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The Stone Diaries (1993)

by Carol Shields

Other authors: See the other authors section.

MembersReviewsPopularityAverage ratingConversations / Mentions
5,1231061,449 (3.75)1 / 453
In celebration of the fifteenth anniversary of its original publication, Carol Shields's Pulitzer Prizewinning novel is now available in a Penguin Classics Deluxe Edition One of the most successful and acclaimed novels of our time, this fictionalized autobiography of Daisy Goodwill Flett is a subtle but affecting portrait of an everywoman reflecting on an unconventional life. What transforms this seemingly ordinary tale is the richness of Daisy's vividly described inner life -- from her earliest memories of her adoptive mother to her awareness of impending death.… (more)

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English (101)  Dutch (3)  Hebrew (1)  All languages (105)
Showing 1-5 of 101 (next | show all)
This wonderful novel follows Daisy Stone Goodwill's life, starting with her unusual birth in 1905 and her subsequent journey through the decades. Told mostly from the view points of people, that were closest to her, including letters and photographs. The writing is smart, vivid and beautiful. I am glad I finally got to this award-winning gem. ( )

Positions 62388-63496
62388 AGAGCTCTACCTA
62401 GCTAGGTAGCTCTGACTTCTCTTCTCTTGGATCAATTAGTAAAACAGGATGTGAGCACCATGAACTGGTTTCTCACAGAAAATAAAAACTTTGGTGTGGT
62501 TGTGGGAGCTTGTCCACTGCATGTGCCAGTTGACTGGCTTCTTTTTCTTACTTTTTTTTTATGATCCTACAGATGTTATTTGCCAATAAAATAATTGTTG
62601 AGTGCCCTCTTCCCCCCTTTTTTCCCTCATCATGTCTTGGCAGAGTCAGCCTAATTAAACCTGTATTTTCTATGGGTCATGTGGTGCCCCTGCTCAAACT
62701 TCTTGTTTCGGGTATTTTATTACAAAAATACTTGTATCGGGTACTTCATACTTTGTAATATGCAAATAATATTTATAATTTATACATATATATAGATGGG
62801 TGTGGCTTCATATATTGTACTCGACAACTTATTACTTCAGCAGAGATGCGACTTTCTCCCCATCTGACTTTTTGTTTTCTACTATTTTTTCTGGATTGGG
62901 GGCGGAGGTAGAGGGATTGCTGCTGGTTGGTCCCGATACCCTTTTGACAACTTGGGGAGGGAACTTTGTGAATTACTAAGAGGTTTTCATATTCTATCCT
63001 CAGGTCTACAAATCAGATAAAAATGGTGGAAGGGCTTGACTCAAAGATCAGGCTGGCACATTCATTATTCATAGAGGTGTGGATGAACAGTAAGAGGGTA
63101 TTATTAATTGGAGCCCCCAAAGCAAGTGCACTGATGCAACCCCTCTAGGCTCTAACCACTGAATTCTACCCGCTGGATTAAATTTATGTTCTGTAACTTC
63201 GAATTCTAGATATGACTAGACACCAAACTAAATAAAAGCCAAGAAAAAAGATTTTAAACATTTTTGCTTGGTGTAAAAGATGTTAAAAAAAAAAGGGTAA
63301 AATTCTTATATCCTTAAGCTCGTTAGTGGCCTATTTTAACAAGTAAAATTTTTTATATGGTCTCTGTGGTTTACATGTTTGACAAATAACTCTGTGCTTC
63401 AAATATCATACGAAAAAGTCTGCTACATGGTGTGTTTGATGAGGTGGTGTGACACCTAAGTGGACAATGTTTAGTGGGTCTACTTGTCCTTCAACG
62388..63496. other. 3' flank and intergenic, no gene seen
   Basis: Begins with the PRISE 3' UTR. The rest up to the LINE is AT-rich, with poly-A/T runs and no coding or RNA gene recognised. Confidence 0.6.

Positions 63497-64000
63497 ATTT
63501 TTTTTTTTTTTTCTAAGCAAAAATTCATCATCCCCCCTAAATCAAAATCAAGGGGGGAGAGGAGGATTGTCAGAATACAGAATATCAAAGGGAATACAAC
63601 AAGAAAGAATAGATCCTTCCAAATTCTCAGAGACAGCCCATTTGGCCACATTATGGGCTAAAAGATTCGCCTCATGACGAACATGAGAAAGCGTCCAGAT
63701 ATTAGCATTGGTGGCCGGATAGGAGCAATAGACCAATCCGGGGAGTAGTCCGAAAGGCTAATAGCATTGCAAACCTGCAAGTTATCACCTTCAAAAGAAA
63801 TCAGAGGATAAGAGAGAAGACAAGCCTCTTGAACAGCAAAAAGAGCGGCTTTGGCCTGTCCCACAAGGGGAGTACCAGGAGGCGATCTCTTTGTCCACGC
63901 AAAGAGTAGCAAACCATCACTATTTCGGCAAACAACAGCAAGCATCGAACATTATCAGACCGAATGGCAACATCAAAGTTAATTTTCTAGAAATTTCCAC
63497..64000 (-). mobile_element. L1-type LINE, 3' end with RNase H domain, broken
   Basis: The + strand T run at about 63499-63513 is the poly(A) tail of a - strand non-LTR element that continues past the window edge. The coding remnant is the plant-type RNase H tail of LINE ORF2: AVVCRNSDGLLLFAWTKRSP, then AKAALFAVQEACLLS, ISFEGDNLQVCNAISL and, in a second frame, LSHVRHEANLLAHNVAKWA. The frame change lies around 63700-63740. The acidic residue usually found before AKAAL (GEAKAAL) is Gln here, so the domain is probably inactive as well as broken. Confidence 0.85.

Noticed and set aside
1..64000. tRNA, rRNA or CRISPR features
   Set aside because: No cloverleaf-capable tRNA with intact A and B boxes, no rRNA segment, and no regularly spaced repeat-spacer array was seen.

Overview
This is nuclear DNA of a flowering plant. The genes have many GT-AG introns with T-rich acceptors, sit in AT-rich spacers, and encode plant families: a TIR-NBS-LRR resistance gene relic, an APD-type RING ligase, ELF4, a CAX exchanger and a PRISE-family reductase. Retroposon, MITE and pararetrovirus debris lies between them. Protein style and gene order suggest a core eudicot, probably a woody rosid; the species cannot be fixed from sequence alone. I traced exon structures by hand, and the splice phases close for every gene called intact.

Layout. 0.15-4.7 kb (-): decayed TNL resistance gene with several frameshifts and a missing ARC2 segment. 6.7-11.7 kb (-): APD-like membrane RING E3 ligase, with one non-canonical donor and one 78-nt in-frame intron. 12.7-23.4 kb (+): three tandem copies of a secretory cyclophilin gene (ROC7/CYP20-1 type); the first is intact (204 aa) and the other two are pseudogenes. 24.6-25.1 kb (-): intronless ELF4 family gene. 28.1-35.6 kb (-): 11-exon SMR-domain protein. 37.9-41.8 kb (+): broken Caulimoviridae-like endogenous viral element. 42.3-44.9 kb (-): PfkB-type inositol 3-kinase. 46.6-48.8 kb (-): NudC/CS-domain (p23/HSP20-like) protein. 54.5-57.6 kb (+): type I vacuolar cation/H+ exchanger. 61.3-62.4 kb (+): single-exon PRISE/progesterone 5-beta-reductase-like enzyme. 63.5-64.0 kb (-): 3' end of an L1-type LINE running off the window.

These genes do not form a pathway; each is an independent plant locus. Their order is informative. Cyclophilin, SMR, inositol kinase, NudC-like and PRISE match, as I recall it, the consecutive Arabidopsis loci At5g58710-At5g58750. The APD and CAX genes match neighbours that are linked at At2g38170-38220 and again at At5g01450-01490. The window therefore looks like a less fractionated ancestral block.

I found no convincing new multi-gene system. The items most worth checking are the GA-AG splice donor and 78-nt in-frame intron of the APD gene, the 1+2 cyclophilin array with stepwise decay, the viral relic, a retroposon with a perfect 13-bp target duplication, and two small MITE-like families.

msf59 | Mar 25, 2020 |
Okay but not fantastic. ( )
  reg_lt | Feb 7, 2020 |
I really enjoyed this book. It tells the story of the life of a woman, from birth to death. ( )
  BonnieLymer | Dec 6, 2019 |
On the surface, this is the story of the life of a typical woman who lived from 1905- 199*. Daisy Goodwill Flett doesn't do much that is remarkable. She is orphaned at a young age but adopted by a neighbor. Marries twice, is a housewife and mother, finds a job after her husband's death as a gardening columnist, suffers from depression when she loses her job, finds her way back into a comfortable old age, and dies.

At first as a reader, I sort of wondered, what is the point? But there is a lot to ponder here. Lots about how society views women, how women's lives changed over the century, and what sort of voice a woman has. The book is titled The Stone Diaries which led me to believe this would be a first person account of a woman's life with lots of personal reflection. But actually, almost everyone gets to comment on Daisy except for Daisy herself. Her friends, children, neighbors all voice observations about Daisy and her life, but only at a few points is Daisy herself allowed a voice about her own life.

Another matter for pondering is the genre of historical fiction itself. This book is set up to make you believe that it is a fictionalized account of real people. There are pictures included of the family, letters that could easily be real, a family tree, etc. So I wondered if Shields was commenting on the genre. She made me think about what is important in historical fiction? How much needs to be true vs. the importance of depicting life in an era whether it's "true" or not. Is Daisy's fictional life any less true than an account of a "real" woman who lived over this era would be?